YELLOW PUMPKIN, YAYOI KUSAMA, NAOSHIMA. Photo: MERYL BLUNDELL – TAASA Review September 2018
In the 1980s, Tetsuhiko Fukutake, a wealthy businessman together with his son Sochiro, a collector of contemporary art, had a vision of restoring and enhancing the fortunes of the islands and their small ageing rural communities by commissioning art and architecture set in the villages, fading rural industrial precincts and natural surroundings. This vision, first realised on the island of Naoshima through the funding and efforts of the Fukutake Foundation, has since been expanded to many of the neighbouring islands such as Teshima, Inujima, Megijima and Ogijima and to the ports of Uno and Takamatsu that support and facilitate access to the islands. My daughter and I recently visited Naoshima, Teshima, Uno and Takamatsu on our first trip to Japan.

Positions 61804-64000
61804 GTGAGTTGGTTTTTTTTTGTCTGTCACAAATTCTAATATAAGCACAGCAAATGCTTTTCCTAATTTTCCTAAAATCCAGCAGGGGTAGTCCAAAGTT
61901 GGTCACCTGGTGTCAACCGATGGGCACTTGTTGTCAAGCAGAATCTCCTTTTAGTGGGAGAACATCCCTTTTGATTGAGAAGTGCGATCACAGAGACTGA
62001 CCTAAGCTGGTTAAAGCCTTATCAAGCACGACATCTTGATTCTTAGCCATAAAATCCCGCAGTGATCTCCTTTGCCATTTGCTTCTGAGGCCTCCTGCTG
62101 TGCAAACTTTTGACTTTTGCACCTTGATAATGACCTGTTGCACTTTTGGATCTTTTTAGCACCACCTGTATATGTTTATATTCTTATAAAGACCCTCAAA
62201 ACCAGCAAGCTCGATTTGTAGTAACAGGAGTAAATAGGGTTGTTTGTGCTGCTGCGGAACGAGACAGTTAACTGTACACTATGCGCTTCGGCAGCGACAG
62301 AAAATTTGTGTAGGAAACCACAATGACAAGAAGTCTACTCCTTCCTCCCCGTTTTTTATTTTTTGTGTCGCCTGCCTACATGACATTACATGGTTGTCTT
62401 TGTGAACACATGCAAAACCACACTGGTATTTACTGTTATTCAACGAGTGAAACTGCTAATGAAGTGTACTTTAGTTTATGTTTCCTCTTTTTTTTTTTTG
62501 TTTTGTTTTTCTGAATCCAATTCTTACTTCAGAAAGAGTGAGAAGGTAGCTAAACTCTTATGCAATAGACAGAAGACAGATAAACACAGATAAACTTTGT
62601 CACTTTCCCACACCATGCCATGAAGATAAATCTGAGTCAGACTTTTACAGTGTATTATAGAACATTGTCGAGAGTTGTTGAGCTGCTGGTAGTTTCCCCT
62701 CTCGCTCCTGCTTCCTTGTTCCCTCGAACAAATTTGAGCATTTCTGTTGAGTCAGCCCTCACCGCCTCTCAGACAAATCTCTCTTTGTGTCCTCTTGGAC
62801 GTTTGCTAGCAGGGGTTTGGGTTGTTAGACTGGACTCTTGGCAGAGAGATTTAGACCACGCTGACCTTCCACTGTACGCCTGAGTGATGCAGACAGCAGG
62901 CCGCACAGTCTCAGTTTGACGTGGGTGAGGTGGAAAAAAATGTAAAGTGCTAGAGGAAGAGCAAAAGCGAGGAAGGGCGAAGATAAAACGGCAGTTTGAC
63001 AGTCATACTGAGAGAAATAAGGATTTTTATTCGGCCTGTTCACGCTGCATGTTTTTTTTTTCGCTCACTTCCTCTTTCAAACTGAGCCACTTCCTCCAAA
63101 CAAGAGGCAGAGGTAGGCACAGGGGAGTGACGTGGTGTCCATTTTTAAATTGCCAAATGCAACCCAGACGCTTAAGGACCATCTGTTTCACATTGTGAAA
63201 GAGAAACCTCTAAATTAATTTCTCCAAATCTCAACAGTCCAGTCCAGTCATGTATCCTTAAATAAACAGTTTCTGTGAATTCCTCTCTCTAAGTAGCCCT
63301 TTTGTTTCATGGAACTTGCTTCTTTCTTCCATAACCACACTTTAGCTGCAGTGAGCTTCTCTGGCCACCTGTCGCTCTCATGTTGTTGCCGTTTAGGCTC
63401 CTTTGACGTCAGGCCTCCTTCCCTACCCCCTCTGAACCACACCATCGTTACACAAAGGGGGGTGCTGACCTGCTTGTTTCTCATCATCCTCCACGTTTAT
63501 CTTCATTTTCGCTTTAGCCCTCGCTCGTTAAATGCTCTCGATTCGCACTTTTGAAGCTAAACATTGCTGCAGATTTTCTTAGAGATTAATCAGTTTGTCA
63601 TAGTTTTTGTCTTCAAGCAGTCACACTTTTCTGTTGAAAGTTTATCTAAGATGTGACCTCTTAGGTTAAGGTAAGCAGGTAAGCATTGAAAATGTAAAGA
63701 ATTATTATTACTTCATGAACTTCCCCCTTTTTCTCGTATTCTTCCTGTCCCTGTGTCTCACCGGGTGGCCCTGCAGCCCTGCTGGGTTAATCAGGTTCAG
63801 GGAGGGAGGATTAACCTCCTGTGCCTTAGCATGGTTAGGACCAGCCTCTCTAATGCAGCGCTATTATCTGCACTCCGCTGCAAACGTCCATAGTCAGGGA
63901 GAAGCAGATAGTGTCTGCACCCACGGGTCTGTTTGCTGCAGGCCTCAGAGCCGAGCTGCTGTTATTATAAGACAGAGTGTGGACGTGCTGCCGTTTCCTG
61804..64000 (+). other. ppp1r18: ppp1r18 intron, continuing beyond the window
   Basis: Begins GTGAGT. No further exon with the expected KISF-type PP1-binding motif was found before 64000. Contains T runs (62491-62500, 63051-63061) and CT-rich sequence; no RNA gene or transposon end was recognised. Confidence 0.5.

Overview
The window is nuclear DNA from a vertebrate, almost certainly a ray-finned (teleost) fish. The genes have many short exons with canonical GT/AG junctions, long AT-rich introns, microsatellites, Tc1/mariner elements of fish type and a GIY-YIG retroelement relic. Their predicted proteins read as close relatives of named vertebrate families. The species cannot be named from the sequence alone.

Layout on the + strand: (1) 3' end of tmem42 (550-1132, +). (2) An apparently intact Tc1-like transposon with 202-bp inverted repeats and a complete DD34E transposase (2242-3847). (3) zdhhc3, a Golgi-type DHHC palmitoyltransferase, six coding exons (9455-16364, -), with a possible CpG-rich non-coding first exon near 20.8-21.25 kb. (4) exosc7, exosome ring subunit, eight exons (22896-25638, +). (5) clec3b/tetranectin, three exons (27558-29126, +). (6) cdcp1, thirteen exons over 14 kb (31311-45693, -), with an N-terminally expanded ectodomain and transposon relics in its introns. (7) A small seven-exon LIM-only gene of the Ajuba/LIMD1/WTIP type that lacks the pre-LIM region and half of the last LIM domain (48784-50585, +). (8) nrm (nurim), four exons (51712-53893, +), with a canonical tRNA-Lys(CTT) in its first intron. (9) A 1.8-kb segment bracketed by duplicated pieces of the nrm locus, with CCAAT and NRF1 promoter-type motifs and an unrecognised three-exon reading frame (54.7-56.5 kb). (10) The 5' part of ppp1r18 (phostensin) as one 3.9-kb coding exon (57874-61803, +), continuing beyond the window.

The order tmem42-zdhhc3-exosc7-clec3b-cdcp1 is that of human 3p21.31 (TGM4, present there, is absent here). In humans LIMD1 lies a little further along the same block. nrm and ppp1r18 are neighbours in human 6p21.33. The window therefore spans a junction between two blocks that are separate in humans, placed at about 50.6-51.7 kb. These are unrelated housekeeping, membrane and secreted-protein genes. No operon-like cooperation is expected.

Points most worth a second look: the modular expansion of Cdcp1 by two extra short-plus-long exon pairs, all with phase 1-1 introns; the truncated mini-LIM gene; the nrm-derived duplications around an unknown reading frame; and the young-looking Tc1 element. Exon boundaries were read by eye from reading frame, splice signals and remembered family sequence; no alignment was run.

So as to be close to the port of Uno and to visit the Setonaikai National Park, which affords the best views of the eastern end of the Inland Sea, we booked a stay in Wasyugama, a family-run Bizen pottery, with its kilns, small restaurant and pottery school located near the town of Kojima.
The accommodation is rural and expansive, the hosts generous and sharing...